“So why don’t you sound more enthused?” Laura resumed her seat next to Zoe. “She is pretty amazing—a fabulous actress, singer, and dancer. We’d be lucky to get her.”
“I know. I know. And you know I love Alexis. But you have to admit she’s a drama queen. Very high maintenance.”
“True. Lots of problems she creates herself.” Laura picked up the head shots and shuffled through them. “She’s a lot younger than most of our prospective talent.”
“Maybe it’s just that she is young.” Zoe rolled her eyes. “But wherever she is you can count on some flare up—a roommate battle, a lovers triangle. I don’t know if I can handle directing this production and also managing Alexis.”
“You know she looks up to you,” Laura said. “You’re the one she turns to for advice about a new romance or tragic breakup.”
“It’s easier when she’s calling from Manhattan. It will be harder with her here interacting with a whole cast and crew.” Zoe sighed. “But Papa absolutely adores her. She’s always had him wrapped around her little finger.” Zoe took out her phone and scrolled through her contacts.
Laura raised her dark eyebrows. “Are you sure you want to call her?”
“Oh, I have to. Papa wouldn’t forgive me if I didn’t.”
At that moment the front bell jingled, the door burst open, and a young woman strolled into the dining room. She was accompanied by a tall, handsome man, also in his twenties. They hurried toward the back table. Alexis called out, “Hello Zoe! Hello Laura! Are we too late to sign up for the auditions?”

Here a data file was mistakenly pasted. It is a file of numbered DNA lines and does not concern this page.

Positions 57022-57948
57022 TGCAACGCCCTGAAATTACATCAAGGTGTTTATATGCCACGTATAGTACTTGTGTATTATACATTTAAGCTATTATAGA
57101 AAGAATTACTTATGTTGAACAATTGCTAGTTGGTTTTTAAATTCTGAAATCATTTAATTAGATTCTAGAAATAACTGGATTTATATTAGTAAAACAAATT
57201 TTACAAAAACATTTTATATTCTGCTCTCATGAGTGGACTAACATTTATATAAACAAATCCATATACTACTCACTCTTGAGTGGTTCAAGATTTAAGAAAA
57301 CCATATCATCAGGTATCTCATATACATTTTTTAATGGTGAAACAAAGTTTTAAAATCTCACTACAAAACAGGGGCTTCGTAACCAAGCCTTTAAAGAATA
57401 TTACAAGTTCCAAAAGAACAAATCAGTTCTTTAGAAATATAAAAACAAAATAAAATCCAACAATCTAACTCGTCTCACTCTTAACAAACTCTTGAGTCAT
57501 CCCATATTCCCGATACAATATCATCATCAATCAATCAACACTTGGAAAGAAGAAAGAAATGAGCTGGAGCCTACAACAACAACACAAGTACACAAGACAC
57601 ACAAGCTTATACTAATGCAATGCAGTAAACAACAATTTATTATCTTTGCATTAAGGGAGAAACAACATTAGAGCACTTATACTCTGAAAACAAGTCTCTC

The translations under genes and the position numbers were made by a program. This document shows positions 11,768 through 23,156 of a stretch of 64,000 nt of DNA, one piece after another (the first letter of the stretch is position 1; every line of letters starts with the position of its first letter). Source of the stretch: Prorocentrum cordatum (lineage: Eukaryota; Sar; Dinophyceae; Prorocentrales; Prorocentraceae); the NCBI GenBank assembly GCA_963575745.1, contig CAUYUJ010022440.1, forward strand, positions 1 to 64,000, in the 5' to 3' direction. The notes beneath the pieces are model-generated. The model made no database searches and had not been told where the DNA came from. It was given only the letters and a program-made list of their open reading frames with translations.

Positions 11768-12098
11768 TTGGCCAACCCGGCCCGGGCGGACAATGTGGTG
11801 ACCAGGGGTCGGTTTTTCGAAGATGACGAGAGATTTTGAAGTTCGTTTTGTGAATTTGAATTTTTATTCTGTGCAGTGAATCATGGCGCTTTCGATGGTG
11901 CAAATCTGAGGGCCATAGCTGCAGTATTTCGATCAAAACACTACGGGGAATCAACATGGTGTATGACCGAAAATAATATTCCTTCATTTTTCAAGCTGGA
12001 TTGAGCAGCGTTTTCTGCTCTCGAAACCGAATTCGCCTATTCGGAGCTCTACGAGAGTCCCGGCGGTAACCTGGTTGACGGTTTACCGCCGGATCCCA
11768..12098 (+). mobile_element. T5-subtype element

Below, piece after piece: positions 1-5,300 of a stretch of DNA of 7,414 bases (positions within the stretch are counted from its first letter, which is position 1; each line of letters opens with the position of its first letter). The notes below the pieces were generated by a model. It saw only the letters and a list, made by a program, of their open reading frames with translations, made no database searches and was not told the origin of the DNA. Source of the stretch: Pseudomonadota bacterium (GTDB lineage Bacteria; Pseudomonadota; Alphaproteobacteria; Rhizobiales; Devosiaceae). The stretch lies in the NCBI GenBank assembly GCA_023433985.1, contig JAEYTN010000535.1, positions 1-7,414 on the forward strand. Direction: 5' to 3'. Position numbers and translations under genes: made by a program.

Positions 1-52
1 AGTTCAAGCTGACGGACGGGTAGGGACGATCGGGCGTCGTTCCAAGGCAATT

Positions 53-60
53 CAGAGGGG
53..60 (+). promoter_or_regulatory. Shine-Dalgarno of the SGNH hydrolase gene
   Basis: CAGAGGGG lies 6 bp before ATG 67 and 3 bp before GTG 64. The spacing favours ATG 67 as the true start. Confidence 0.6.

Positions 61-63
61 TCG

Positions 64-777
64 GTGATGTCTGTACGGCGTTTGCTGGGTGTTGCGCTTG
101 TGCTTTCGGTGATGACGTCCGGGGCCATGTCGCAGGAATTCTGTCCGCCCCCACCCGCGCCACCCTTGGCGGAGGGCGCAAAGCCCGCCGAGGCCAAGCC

Zoe burst into laughter. “Speak of the devil. I was about to call you. Papa hoped you’d be interested in our plans.” She stood up and opened her arms.
“Who are you calling a devil?” Alexis hugged Zoe and kissed her on both cheeks. “Uncle Nicos called me last night.” Then she indicated the young man beside her. “This is Johnny LaMotte. Johnny, meet my favorite cousin. And my honorary godmother, Laura Bisset.”
Johnny, tall, dark-haired and dark-eyed, had a casual manner, a slow smile, and as Zoe discovered, a firm handshake. His gaze traveled from Zoe to Alexis and back again. “It’s easy to see you two are related. Alexis could be your younger sister.”
People had been saying that since Alexis was a toddler. They both had the same thick auburn mane, large brown eyes, and olive complexions. Alexis, however, was perfectly groomed and expertly made up, while Zoe, at the end of a long work day, was rather disheveled.
Johnny slid an arm around his companion and pulled her close. “I’m sure you know you’re Alexi’s role model. It’s nice to finally meet you.”
Alexis chuckled and kissed Johnny’s cheek. “I told you so.” She turned back to Zoe. “Johnny’s an actor, too. We met at an audition for Guys and Dolls. He’s a better dancer than me.” She grinned up at him. “And he sings too.”
Laura handed two forms to Alexis. “Fill these out, and choose your audition slot.”
Alexis looked surprised. “I have to audition?”
“Just a formality,” Zoe assured her. “I’m sure you’ll be the main act.”
“Let’s do it right now.” Johnny took Alexis’s hand and led her to an empty booth. They settled close together to fill out the audition forms.
“He looks awfully familiar,” Laura whispered. “I wonder if I’ve seen him on TV.”
“Maybe he just looks like someone famous,” Zoe said. “A young George Clooney. In any case, if he sings and dances as well as Alexis, we’ll draw quite a crowd.”